To a casual eye, Warner Bros' foray into film production in India may look like a small step. After all, this is the studio that makes the Harry Potter movies -- each of those blockbusters cost about $150 million in recent years. This is also the studio behind The Dark Knight, a $180 million film that has grossed nearly $1 billion worldwide. The studio plans to produce six Hindi films in the next few years, as well as films in other Indian languages. The budgets for these films would range between $5 million and $20 million, small affairs by Hollywood standards.
But don't tell Warner Bros that.
"It is a very big step for us," asserted Richard Fox, Executive Vice President of Warner Bros International, speaking on the eve of the New York premiere of Warner's first Indian film, Chandni Chowk To China.
"We went to India because we wanted to," he added, with a chuckle. "They don't need us in India. They have Yash Raj and Reliance. We worked very hard to start this process. We had an audition in India, if you will."
Apart from advancing its commercial interest, Warner also thought it would be great to work in India whose culture is being appreciated far more now than a few years ago in the new global age, Fox continued.
"In India, we are looking at a country with over 1 billion people," he mused. " Our English language films reach just a small percentage of that population. We would like the Warner Bros banner be seen by one billion people in India. And then there is the Indian Diaspora."
Like high profile, big budget Indian films released recently, CC2C is getting simultaneous release in more than 30 countries in Asia, Australia, Africa and Europe. In North America, it would be playing on 130 theatres across 52 cities.
"We are hoping for a very big opening for this film," said Fox. "And we expect the film to have really strong legs."
CC2C is arriving in North America on the heels of two recent hits, Ghajini which is headed for a strong $2.3 million run and Rab Ne Bana Di Jodi, which is not far behind.
Warner's dream for India includes producing Indian films that have crossover appeal, Fox says. "We want to make a film like Crouching Tiger, Hidden Dragon and see it reach not only the Indian Diaspora but people of many nationalities. We want to see the film play in mainstream theaters and win an Oscar. Warner Bros surely wants to have that honour."
Made in 2000, the subtitled film by Taiwan-raised Ang Lee, Crouching Tiger grossed over $120 million in North America and won the best foreign film Oscar.
Fox, who was honoured recently with the Italian Republic's Commendatore of the Order of Merit title in recognition of the Warner's commitment to local film production in Italy, has been nurturing Warner Bros' local-language operations in 20 countries since 1992. Supervising dubbing the films in foreign languages and promoting them led him into getting local language films made in France, Italy and other countries.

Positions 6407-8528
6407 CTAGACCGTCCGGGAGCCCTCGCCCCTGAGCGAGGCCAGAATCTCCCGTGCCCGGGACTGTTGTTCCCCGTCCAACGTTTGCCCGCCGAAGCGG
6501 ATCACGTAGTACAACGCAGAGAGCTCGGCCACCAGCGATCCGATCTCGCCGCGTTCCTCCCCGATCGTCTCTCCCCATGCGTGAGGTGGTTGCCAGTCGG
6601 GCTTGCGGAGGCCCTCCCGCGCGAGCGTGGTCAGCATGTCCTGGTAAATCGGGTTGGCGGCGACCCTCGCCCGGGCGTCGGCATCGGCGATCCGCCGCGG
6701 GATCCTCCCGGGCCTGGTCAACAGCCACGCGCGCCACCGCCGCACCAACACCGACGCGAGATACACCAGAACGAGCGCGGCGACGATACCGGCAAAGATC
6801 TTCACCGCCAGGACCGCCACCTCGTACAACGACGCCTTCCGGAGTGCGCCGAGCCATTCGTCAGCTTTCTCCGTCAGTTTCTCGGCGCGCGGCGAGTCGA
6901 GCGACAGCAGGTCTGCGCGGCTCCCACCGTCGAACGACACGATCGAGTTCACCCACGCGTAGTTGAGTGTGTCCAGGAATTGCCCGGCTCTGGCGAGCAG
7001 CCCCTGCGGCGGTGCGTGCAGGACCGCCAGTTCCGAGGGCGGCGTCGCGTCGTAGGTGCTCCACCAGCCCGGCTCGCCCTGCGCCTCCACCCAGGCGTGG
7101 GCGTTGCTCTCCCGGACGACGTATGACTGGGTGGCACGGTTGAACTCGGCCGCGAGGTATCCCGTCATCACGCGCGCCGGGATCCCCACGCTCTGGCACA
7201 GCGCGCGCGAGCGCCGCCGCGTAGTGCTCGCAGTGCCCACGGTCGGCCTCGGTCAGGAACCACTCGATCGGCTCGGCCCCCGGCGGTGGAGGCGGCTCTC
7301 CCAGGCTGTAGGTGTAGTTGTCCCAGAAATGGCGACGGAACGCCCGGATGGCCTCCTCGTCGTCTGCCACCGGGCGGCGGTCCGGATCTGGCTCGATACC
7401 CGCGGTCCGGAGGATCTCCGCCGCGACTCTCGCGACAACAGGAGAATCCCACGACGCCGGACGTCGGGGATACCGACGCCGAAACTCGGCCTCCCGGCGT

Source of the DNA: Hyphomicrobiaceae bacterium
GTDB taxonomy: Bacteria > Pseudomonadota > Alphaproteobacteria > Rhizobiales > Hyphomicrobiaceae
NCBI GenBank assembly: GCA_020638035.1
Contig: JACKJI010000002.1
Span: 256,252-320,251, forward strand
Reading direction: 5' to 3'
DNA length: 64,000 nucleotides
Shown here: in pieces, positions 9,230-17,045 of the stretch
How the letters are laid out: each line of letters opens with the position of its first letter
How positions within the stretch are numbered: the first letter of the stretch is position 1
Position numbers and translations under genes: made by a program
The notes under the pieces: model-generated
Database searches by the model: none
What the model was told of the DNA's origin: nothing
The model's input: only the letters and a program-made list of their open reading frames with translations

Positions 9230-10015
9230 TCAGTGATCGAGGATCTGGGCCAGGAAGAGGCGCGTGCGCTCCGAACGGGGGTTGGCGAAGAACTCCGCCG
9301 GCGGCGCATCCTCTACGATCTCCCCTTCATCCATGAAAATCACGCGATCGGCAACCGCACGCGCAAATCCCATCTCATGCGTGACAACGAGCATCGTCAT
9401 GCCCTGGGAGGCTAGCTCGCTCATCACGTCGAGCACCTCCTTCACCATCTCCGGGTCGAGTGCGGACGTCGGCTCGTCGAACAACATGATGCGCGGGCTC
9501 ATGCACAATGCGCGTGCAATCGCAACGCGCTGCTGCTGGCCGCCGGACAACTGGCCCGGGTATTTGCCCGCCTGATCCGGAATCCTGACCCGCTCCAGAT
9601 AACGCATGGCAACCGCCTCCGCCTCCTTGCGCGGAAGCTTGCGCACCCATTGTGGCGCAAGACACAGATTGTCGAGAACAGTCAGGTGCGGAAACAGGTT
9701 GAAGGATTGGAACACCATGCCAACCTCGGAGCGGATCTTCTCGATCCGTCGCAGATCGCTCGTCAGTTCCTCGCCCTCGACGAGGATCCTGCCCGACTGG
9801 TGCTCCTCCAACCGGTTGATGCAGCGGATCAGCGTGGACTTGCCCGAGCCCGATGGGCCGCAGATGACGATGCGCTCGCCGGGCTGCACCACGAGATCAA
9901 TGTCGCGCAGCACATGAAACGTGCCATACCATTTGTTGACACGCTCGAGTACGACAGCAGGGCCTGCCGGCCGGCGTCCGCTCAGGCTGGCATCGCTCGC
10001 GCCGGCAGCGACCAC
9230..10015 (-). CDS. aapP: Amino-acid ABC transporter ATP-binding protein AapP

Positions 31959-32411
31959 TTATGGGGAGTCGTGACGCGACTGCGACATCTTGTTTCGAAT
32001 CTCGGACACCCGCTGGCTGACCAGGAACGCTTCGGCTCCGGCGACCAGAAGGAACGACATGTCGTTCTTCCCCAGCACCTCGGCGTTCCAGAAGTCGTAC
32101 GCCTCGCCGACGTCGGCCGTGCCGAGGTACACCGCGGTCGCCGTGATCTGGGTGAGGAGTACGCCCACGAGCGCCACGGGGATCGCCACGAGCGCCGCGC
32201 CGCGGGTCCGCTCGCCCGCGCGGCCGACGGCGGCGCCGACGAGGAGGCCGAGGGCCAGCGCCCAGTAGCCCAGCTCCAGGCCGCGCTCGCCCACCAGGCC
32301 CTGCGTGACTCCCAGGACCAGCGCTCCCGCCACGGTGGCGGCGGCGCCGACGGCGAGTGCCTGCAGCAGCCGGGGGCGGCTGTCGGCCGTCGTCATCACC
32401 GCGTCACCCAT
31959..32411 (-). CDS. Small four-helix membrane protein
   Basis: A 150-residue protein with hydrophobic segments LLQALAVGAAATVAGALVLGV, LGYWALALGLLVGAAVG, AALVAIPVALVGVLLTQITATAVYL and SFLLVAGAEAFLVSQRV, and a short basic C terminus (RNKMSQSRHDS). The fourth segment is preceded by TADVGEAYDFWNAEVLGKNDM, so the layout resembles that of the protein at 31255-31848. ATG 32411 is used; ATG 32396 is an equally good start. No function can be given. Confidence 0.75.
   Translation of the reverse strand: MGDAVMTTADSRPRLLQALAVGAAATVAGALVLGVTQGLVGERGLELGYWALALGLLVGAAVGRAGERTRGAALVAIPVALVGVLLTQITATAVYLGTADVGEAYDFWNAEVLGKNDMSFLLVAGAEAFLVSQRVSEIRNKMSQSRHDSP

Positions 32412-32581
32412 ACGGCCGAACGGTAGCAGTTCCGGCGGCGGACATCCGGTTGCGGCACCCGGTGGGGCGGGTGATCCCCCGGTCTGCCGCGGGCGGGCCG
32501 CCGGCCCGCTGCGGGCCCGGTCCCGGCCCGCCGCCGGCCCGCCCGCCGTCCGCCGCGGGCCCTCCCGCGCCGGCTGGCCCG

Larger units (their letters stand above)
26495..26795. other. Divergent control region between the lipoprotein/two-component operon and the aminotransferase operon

Three years ago, he was named Chevalier de l'Ordre des Arts et des Lettres by the French government. Under his leadership, Warner Bros International has been involved in such successful film projects as Jean-Pierre Jeunet's Un Long Dimanche De Fiancailles, which became one of the most widely distributed French film in history; Spain's Academy Award winning director Pedro Almodovar's movies including Talk to Her and Volver.
And now, he has added India to his portfolio.
"I found high professionalism and punctuality with our first production, and working with Nikhil (Advani), Akshay Kumar and Deepika was fun. We liked Nikhil's approach so much we have a three film deal with him," he continued.
Fox says, Warner Bros -- which has co-production deal in half a dozen countries in Europe -- realised years ago that Hollywood cannot sustain itself solely with the English language films. Though Hollywood movies gross a huge $10 billion outside North America, Fox feels that the days of concentrating on films conceived in Los Angeles and made in English language mostly with Hollywood stars and directors are over.
It is not enough for a Hollywood or British company to go to a foreign country, say India, and make films such as Slumdog Millionaire and The Darjeeling Limited, he feels. While those films are indeed welcome, working with the local talent and local content is even more interesting and fruitful.
"We want to make wholly locally conceived and executed films," he added "Chandni Chowk to China was conceived in India by an Indian writer, and it was made by an Indian director and has Indian production companies involved in it."
He adds that the Warner Bros in India spun into action in no time once the parent company in Hollywood decided to do films in India.
"They (Warner India) felt they are advancing Indian cinema," he added, "and they are doing it with the local content."
During his Indian sojourn, Fox met with many filmmakers and actors. "Right from the start, we knew we wanted to do more than Hindi language films," he said. "And that is why I went to Chennai. Now, not every film we will make in India would have a big budget. But surely we will also be working with the likes of Akshay. And when we think of the South, wouldn't it be wonderful to have Rajnikant in one of our films?"